This is a fascinating deconstruction of a tea house. It’s all glass, whereas tea houses of the past were dark, enclosed spaces where you could hardly see. Light and shadow were paramount aspects. But here – all is revealed.
I would love to have tea in this space. Moving through the Roji one is certainly transformed.
This ‘glass tea house mondrian’ by Japanese artist Hiroshi Sugimoto unites wood, glass and water as a pavilion, holding the traditional Japanese tea ceremony within its transparent wall. Read more about this tea house inspired by Venetian Glass.
I heard that gardeners spend 30 billion dollars a year on gardening stuff. That dollar amount is so huge I had to double check it on Google. It’s accurate.
What are we all spending money on? For me it’s perennial and annuals every spring. I’m making a woodland garden and searching for wonderful Lady Slippers, Maidenhair Ferns and Japanese Peonies. But what are other people spending their money on?
Yesterday I went to the annual Trade Secrets fundraising event nearby in Connecticut which features sales of rare plants and garden antiques. It was crowded with people who had turned out on a beautiful Saturday to buy… garden stuff!
Here’s what caught my eye:
First I made a bee line for Hillside Nursery which sells rare and delicate woodland plants. They have an amazing selection (more later).
Then I went to my favorite vendor Campo de Fiore. I can’t believe what they do with pots and plants in them. I had to restrain myself from getting a potted Begonia – I’m not having luck with potted plants, so I just admired what they had.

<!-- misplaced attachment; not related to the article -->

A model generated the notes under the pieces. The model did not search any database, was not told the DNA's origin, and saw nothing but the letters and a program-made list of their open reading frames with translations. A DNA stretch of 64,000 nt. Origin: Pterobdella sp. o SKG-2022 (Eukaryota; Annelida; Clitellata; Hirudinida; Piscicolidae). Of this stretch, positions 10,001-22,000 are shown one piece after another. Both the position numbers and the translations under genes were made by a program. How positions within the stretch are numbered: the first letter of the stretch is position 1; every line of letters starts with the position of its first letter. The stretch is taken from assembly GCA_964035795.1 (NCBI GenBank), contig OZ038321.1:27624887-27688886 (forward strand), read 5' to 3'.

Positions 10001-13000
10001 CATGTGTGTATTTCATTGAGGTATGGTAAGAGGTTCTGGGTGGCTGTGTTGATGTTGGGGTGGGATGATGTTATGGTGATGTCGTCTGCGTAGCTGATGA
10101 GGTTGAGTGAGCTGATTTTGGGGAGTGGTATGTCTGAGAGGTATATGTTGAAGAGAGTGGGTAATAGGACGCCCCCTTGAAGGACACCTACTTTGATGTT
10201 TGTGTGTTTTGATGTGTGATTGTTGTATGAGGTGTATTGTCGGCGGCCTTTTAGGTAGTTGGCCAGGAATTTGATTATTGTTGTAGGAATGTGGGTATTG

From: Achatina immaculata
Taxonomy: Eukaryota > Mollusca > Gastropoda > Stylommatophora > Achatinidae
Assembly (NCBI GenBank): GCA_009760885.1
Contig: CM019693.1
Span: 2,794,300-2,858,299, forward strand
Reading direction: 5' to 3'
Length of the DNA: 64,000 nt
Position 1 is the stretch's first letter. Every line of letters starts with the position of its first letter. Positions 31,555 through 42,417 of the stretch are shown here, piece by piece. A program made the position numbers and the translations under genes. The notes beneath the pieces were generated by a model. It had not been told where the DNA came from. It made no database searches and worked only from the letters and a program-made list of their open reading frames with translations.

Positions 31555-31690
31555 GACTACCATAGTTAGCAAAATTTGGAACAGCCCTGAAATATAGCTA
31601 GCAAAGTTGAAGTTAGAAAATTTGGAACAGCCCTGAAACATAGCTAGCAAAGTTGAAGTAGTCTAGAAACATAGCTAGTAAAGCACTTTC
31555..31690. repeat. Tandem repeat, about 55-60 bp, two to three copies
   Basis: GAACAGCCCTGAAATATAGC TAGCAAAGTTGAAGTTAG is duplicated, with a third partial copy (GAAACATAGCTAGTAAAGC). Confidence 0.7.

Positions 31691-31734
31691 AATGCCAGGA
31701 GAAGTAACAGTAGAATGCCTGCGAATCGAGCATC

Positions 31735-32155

Campo de Firori exotic planting.
I really wanted to get this acorn or pineapple pot.
Then I got tempted by the mushrooms. I secretly want a garden filled with gnomes and magical mushrooms.
This giant fish is fantastic
As you can see, I spent a long time here, but restrained myself. This fish terracotta adornment for the garden was about $1000.00. Yikes.
Then I strolled around.
I saw some antique garden furniture, but mostly I was looking for woodland perennial treasures. My garden is fairly restrained. Gnomes, fish, topiary and big stuff just don’t suit my garden or me – but I’m happy to fantasize.
These are the coolest topiary. I’m not sure what evergreen they are.
Now these gigantic terracotta pots I could really use. But alas, they are very, very expensive. Maybe this is where the 30 billion starts to show up.
But there was more and even more. I started to get overwhelmed.
Piles of pots
And more piles of pots
and piles of other gardening things
Finally I got away and on my way home made it to oneof my favorite places for trees, shrubs and super perenials – Old Farm Nurseries
Geesh – look what they’ve got here!
What is this? Really?
So maybe this is some of what we are all buying that comes to 30 billion a year. A bit over the top for me. Yet I did come home with some delicate sweet wooland plants that I hope will flourish and prosper. Stay tuned.
Planting these wonderful woodlanders in my old woodpile.